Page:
You can see why the idea might ultimately appeal to Tesla.

Tesla -- as innovative, different and disruptive as it may be -- is still a small player in a very large arena. It sold just under 25,000 cars last year globally. General Motors sold more than that every day. If Tesla has an eye on significant growth, the traditional dealership model, in its most progressive form, is a path the brand shouldn't ignore.

Today, Tesla is arguing that it has no existing franchised dealers with which its factory sales compete, and that it is selling something so unique that an entirely different sales model is necessary at the beginning. That won't always be the case.

So far, Tesla's game plan to make its money purely on car sales. (Electric cars bring in almost no service and maintenance income, which is lifeblood to most car dealers.) There also is no bargaining at Tesla, where the manufacturer's suggested retail price is the sales price, take it or leave it.

That works when your customer base is largely a high-income group of "early adopters," you have no real competition for your $70,000-$120,000 vehicles, you don't take trade-ins and the profit per vehicle allows you to pamper your customers with personalized services.

That will change in a few years, though, when Tesla begins selling its planned third-generation electric car, one priced to compete with the likes of BMW's 3-Series. Reaching out to the mid-to-upper mass market where there is a lot of competition for the consumer's attention -- and dollars -- takes a different kind of approach. When Tesla scales to reach that more mainstream audience, turning to a more traditional sales format may indeed be necessary.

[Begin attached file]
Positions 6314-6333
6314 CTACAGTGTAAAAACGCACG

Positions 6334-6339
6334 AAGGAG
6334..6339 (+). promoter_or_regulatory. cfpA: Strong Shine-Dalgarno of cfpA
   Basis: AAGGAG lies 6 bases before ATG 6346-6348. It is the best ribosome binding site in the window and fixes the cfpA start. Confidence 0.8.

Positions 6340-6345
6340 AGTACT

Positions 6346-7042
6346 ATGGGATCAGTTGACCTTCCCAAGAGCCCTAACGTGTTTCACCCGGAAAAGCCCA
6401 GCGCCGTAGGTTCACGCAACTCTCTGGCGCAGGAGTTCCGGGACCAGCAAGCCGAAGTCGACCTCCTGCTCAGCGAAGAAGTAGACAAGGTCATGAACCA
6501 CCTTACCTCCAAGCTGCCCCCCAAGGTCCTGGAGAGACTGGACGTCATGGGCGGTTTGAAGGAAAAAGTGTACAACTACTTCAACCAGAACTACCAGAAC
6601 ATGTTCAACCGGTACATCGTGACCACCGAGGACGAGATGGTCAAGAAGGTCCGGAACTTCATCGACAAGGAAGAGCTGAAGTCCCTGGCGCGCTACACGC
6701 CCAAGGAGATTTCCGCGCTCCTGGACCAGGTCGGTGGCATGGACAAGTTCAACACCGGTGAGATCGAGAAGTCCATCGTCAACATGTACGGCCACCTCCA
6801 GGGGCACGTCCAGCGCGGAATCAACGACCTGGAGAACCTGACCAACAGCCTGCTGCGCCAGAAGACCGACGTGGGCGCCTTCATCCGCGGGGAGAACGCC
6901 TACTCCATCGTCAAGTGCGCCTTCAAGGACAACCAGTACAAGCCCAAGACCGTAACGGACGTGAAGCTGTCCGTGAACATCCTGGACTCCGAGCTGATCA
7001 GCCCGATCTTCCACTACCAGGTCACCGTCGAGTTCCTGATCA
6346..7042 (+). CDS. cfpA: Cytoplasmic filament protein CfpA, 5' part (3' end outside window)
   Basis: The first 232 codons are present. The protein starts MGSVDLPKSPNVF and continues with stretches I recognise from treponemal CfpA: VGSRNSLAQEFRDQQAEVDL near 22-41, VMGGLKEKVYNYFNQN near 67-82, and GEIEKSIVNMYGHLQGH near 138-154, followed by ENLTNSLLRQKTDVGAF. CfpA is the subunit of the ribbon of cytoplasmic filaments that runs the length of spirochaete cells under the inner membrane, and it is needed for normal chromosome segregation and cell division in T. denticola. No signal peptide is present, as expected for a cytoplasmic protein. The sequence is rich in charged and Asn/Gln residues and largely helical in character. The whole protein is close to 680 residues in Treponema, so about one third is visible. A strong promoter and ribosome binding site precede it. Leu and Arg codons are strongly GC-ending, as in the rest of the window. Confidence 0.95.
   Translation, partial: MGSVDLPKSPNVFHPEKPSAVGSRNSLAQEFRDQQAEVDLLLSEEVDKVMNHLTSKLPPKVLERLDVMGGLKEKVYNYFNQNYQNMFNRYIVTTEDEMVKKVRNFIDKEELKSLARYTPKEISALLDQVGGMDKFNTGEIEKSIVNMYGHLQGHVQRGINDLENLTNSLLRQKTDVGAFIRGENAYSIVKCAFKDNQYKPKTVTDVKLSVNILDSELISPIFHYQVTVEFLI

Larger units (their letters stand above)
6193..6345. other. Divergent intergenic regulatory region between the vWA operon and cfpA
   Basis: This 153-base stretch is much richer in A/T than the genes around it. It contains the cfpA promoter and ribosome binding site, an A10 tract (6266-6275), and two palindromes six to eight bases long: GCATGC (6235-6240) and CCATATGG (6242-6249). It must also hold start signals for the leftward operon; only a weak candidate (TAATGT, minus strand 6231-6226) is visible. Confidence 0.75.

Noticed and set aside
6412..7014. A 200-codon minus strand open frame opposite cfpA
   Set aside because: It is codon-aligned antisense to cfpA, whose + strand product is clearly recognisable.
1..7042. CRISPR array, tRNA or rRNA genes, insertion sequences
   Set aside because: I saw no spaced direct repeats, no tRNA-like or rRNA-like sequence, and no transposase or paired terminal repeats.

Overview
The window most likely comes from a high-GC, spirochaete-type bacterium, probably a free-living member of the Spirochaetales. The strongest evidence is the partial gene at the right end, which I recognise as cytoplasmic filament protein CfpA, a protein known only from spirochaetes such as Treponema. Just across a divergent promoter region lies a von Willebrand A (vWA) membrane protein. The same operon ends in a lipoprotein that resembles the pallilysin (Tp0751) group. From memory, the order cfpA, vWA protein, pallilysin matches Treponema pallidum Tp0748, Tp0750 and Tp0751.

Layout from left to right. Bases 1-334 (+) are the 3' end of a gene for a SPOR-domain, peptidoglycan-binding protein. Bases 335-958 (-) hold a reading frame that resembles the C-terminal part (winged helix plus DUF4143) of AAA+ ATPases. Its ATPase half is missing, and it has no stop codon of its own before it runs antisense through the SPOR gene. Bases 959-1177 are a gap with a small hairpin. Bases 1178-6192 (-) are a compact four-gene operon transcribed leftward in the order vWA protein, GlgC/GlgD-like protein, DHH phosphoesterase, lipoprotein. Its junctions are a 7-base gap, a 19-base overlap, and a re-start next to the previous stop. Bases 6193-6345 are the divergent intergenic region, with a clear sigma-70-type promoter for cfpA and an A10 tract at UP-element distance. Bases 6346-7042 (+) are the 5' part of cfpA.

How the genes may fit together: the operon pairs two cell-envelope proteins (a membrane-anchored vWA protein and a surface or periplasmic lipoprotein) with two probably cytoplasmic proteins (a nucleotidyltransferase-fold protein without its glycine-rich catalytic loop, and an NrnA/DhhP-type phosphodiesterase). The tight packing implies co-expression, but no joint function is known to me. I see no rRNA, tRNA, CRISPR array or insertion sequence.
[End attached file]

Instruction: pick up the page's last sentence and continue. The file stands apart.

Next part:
Until then, the company has a high-profile battle on its hands. The courts, and the market, will decide the merits of Tesla's arguments. Even if Tesla were to prevail on the legal front in every case and win the right to continue selling direct to car shoppers in every state, that decision would hardly override the existing franchise protection laws and the value that locally owned and operated dealerships can bring to the equation.

Follow @CNNOpinion on Twitter.

Join us at Facebook/CNNOpinion.

The opinions expressed in this commentary are solely those of John O'Dell.

ADVERTISEMENT
Part of complete coverage on
updated 6:03 PM EDT, Tue August 19, 2014
It used to be billy clubs, fire hoses and snarling German shepherds. Now it's armored personnel carriers and flash-bang grenades, writes Kara Dansky.
updated 1:27 PM EDT, Wed August 20, 2014
Maria Haberfeld: People who are unfamiliar with police work can reasonably ask, why was an unarmed man shot so many times, and why was deadly force used at all?
updated 5:52 PM EDT, Mon August 18, 2014
Ruben Navarrette notes that this fall, minority students will outnumber white students at America's public schools.
updated 5:21 PM EDT, Tue August 19, 2014
Humans have driven to extinction four marine mammal species in modern times. As you read this, we are on the brink of losing the fifth, write three experts.
updated 7:58 AM EDT, Tue August 19, 2014
It's been ten days since Michael Brown was killed, and his family is still waiting for information from investigators about what happened to their young man, writes Mel Robbins
updated 1:23 PM EDT, Wed August 20, 2014
Sally Kohn says the Ferguson protests reflect broader patterns of racial injustice across the country, from chronic police violence and abuse against black men to the persistent economic and social exclusion of communities of color.